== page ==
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Asia-Pacific countries paying heavy price for 'grow now, clean up later' policy, UN says

Asia-Pacific countries paying heavy price for 'grow now, clean up later' policy, UN says

Countries in Asia and the Pacific are paying heavily for a "grow now, clean up later" environmental policy, resulting in major ecological problems, including shrinking forests, widespread land degradation and an overall increase in pollution, according to a new United Nations study.

The study, conducted jointly by the UN Economic and Social Commission for Asia and the Pacific (UNESCAP) and the UN Development Programme (UNDP), says that Asian countries have failed to effectively integrate sustainable development concerns into national policy-making, leading to a marked deterioration in environmental conditions in the region.

Speaking at the World Summit on Sustainable Development (WSSD) in Johannesburg, South Africa, ESCAP Executive Secretary Kim Hak-Su told delegates that despite the introduction of environmental standards and various regulatory measures, many countries in the region have failed to improve their environments "due to lack of integrated policies and coordinated approach."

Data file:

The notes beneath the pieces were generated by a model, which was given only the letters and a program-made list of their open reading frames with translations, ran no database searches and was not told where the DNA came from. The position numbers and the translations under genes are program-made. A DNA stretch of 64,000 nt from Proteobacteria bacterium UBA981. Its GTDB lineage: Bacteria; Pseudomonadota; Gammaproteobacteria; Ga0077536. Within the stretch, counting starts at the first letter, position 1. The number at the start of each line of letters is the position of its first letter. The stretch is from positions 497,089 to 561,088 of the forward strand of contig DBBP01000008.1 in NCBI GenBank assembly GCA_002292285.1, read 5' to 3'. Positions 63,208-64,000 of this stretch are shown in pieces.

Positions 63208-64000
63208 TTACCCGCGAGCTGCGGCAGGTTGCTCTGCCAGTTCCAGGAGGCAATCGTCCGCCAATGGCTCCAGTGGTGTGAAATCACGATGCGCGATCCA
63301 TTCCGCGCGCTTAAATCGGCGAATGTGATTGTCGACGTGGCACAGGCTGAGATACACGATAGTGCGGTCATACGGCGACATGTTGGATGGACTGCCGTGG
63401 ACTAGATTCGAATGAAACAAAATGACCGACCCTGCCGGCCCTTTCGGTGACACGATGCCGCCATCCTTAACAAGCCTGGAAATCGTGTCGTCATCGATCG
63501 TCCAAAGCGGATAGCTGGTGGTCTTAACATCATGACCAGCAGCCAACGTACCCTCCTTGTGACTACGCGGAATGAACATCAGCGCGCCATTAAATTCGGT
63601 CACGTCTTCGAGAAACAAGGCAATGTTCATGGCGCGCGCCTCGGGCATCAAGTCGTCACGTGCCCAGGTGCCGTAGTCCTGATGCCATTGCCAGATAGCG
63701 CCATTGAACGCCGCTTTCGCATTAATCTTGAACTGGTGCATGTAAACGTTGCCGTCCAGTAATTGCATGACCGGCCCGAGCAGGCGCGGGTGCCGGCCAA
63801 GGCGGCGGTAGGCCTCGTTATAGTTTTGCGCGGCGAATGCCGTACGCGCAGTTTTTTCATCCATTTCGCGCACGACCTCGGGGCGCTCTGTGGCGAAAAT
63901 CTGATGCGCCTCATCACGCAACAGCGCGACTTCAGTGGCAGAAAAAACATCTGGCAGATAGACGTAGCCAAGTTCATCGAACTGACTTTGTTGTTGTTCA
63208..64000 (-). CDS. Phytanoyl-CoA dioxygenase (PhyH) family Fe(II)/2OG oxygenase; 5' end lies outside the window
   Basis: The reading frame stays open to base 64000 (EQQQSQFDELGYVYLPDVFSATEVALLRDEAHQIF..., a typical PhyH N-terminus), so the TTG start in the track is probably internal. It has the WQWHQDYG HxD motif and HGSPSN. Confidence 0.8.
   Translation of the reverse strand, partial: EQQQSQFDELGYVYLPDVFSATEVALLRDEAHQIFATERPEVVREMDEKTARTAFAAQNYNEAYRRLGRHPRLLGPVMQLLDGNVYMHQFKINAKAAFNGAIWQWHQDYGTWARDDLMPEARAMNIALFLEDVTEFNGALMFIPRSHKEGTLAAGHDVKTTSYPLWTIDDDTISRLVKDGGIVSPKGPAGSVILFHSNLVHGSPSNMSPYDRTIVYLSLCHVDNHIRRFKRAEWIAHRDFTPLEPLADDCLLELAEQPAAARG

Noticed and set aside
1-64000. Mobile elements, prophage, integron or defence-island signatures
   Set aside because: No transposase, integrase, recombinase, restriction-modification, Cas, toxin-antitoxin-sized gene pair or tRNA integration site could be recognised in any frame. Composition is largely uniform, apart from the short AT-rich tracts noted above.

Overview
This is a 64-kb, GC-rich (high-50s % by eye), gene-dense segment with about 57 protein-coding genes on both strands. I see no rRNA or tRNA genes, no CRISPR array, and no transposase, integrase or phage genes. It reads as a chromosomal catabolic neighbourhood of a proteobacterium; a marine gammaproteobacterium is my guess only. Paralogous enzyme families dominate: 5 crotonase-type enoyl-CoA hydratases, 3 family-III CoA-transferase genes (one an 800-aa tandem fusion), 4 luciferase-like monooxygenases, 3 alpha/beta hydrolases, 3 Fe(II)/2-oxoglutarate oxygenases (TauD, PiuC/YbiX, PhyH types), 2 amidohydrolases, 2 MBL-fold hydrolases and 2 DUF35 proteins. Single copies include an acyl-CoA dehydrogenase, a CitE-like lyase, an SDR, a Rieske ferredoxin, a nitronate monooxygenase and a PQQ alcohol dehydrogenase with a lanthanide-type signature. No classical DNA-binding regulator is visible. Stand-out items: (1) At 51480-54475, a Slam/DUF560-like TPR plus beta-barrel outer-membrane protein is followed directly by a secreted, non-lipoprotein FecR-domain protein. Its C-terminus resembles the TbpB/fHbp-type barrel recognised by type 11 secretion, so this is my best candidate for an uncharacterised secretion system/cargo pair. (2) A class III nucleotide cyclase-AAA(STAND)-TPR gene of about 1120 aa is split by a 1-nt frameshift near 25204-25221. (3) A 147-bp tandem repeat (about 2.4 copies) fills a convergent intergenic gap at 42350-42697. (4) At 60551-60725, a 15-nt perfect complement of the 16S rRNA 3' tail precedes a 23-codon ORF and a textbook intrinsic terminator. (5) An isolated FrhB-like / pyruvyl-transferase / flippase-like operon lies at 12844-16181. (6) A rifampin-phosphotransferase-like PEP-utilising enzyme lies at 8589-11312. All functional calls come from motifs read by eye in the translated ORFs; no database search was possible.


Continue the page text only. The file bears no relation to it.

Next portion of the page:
ESCAP was offering its technical expertise and assistance to ensure meaningful and active implementation of the Summit's outcome, Mr. Kim said, noting that it was "strategically placed and prepared to take the regional initiatives for the development of robust and lasting partnerships."

Last November, governments in the ESCAP region reached agreement on seven key initiatives, known as the Phnom Penh Regional Platform on Sustainable Development for Asia and the Pacific.

The initiatives include capacity building for sustainable development, poverty reduction and cleaner production and sustainable energy. Countries also agreed on measures dealing with land management and biodiversity conservation, protection and management of, and access to freshwater resources, oceans, coastal and marine resources and sustainable development of small island States, and action on atmosphere and climate change.